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Residents sleeping in water queues

by Staff reporter
22 Apr 2020 at 08:34hrs | Views
RESIDENTS in Bulawayo's Pumula South, Old Magwegwe and Emganwini high-density suburbs are reportedly sleeping in queues at boreholes and bowser delivery points as the water crisis in the city worsens.

The city recently implemented a 108hour water-rationing programme due to challenges in balancing its raw and clear water reservoirs at Criterion water treatment plant and dwindling levels at supply dams.

Christian-based civic organisation Habakkuk Trust and the Bulawayo Progressive Residents Association (BPRA) revealed that some residents from high lying areas had gone for at least two weeks without tap water, forcing them to spend nights in queues.

The crisis comes at a time coronavirus cases in Bulawayo have gone up to 10 and 25 nationally with three deaths.

"The affected area, known as the Ngwalongwalo area, has seen some residents sleeping in water queues with their containers waiting to access the precious liquid. Despite promises by Bulawayo City Council to consistently deliver water to the residents using water bowsers, the water is inadequate and the delivery schedule has not been followed," Habakkuk Trust said in its latest report.

The trust also said the affected residents were not observing social distancing.

Others, who could not endure long nights in the open, were turning to unprotected water sources such as unreclaimed pits dug by the council along Ntemba Road.

"We are now resorting to fetching water for bathing and other household uses from pits along Ntemba Road (Emagodini) as the city council bowser came once this week," an affected resident said.

Some residents said they walked to Habek, about 5km away, to fetch water from community boreholes.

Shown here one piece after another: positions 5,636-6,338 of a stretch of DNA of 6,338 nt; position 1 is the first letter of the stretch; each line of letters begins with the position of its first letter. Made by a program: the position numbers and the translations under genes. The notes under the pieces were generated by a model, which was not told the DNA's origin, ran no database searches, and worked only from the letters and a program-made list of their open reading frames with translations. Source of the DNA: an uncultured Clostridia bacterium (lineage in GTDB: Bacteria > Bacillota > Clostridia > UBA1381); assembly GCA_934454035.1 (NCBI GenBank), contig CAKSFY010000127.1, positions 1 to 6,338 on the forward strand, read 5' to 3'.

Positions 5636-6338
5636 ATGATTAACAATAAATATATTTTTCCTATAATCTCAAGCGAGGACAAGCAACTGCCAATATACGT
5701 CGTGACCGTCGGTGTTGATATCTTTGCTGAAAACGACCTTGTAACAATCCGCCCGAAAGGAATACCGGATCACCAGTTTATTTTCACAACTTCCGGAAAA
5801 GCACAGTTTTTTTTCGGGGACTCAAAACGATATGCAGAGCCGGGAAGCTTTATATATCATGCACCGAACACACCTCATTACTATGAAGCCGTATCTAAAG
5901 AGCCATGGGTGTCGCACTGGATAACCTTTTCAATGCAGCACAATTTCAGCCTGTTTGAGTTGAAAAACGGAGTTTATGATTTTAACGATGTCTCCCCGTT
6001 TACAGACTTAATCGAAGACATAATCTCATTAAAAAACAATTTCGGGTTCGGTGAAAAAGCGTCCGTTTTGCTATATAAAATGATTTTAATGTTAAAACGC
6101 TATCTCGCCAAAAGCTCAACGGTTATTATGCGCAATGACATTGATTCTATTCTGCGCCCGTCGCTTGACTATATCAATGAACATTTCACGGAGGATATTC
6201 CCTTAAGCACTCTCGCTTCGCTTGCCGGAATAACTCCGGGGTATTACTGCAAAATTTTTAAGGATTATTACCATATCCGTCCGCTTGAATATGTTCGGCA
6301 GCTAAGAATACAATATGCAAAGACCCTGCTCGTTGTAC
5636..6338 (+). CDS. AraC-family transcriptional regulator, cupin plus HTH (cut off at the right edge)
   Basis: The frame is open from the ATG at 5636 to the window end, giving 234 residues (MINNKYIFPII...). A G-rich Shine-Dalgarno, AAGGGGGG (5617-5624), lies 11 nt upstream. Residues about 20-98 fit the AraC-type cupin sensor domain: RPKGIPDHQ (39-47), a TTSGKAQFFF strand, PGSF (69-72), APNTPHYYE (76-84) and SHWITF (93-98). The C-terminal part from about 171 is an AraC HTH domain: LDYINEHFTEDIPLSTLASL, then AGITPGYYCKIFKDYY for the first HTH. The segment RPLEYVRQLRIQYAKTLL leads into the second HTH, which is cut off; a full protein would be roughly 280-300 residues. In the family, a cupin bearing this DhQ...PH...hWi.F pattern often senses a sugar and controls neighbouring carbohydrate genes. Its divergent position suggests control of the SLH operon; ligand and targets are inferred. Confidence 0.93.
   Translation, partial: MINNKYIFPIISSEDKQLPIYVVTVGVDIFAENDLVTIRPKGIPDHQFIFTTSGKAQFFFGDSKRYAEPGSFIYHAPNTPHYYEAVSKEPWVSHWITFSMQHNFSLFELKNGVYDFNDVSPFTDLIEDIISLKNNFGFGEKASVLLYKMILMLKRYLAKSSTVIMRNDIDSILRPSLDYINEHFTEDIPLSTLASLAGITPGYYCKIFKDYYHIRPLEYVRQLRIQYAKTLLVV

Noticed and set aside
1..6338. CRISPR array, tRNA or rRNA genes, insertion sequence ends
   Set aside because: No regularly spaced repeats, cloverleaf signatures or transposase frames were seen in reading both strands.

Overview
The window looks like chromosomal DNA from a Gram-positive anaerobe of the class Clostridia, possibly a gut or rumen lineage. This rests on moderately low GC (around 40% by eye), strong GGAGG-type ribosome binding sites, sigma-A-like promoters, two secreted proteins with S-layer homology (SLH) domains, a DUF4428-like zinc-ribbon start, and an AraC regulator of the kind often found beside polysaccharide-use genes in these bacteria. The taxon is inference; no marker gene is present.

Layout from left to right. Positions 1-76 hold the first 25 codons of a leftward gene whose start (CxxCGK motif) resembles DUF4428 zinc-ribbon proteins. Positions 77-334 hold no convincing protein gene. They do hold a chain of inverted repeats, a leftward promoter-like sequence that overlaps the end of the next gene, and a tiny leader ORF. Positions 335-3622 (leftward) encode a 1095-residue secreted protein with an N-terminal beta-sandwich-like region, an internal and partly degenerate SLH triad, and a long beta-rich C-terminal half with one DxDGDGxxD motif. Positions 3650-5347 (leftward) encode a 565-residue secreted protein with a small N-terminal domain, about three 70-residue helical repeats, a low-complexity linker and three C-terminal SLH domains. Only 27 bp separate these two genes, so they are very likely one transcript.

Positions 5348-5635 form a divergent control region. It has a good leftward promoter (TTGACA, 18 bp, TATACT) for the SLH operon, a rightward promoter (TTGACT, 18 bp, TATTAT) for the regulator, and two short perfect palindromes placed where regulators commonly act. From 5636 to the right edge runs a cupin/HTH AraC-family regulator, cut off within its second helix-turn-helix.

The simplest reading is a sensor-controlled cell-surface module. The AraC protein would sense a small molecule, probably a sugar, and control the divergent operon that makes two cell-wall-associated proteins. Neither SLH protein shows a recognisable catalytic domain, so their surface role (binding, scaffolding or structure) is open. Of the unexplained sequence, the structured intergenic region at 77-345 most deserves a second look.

The local authority announced that parts of Emganwini, Magwegwe and Pumula South would experience serious water challenges that would run up to eight months.

Bulawayo Progressive Residents Association chairperson Ambrose Sibindi yesterday confirmed that parts of Pumula South, Old Magwegwe and Emganwini were in dire need of water.

"Yes, we are aware of the dire situation in suburbs such as parts of Pumula South, Old Magwegwe and Emganwini which even the council indicated that their situation may last up to the next rainy season without running water," he said.

"Those areas are being supplied by council water bowsers which is not even enough for them. This has even affected the council workers who deliver the water bowsers as they are no longer sleeping due to demand, it's just terrible."

Sibindi said council informed them that fixed water tanks were being erected in the areas to serve the residents.

He said the challenge faced by the council was that raw water belonged to the government and even if donors wanted to give council money to build dams, it was not possible because that is the responsibility of the State.

"It is sad that most donors no longer trust the government and would simply withhold their money and this has resulted in councils having water challenges," he said.

In his report last week, Bulawayo mayor Solomon Mguni indicated that the city's supply dams were at 31,73% with Umzingwane and Upper Ncema dams still decommissioned and Lower Ncema earmarked for decommissioning next month.

"The City of Bulawayo still awaits the declaration by the government of Bulawayo as a water shortage area so that we get the urgent support in water augmentation projects to increase water supply in the city. It is important that at this point in time, the residents of the city recognise the dire state that Bulawayo is in," he said.

Mguni said after the decommissioning of the Lower Ncema Dam in May this year, only 60-65 megalitres per day of raw water would be available for the city from three supply dams and Nyamandlovu aquifer.

"We continue to lobby the government to avail raw water sources for Bulawayo so that we ensure adequate water for the residents. We also urge residents to continue to save water," he said.

Mguni also appealed to well-wishers to donate boreholes and bowsers to assist in saving lives, particularly during the outbreak of COVID-19.

Source - newsday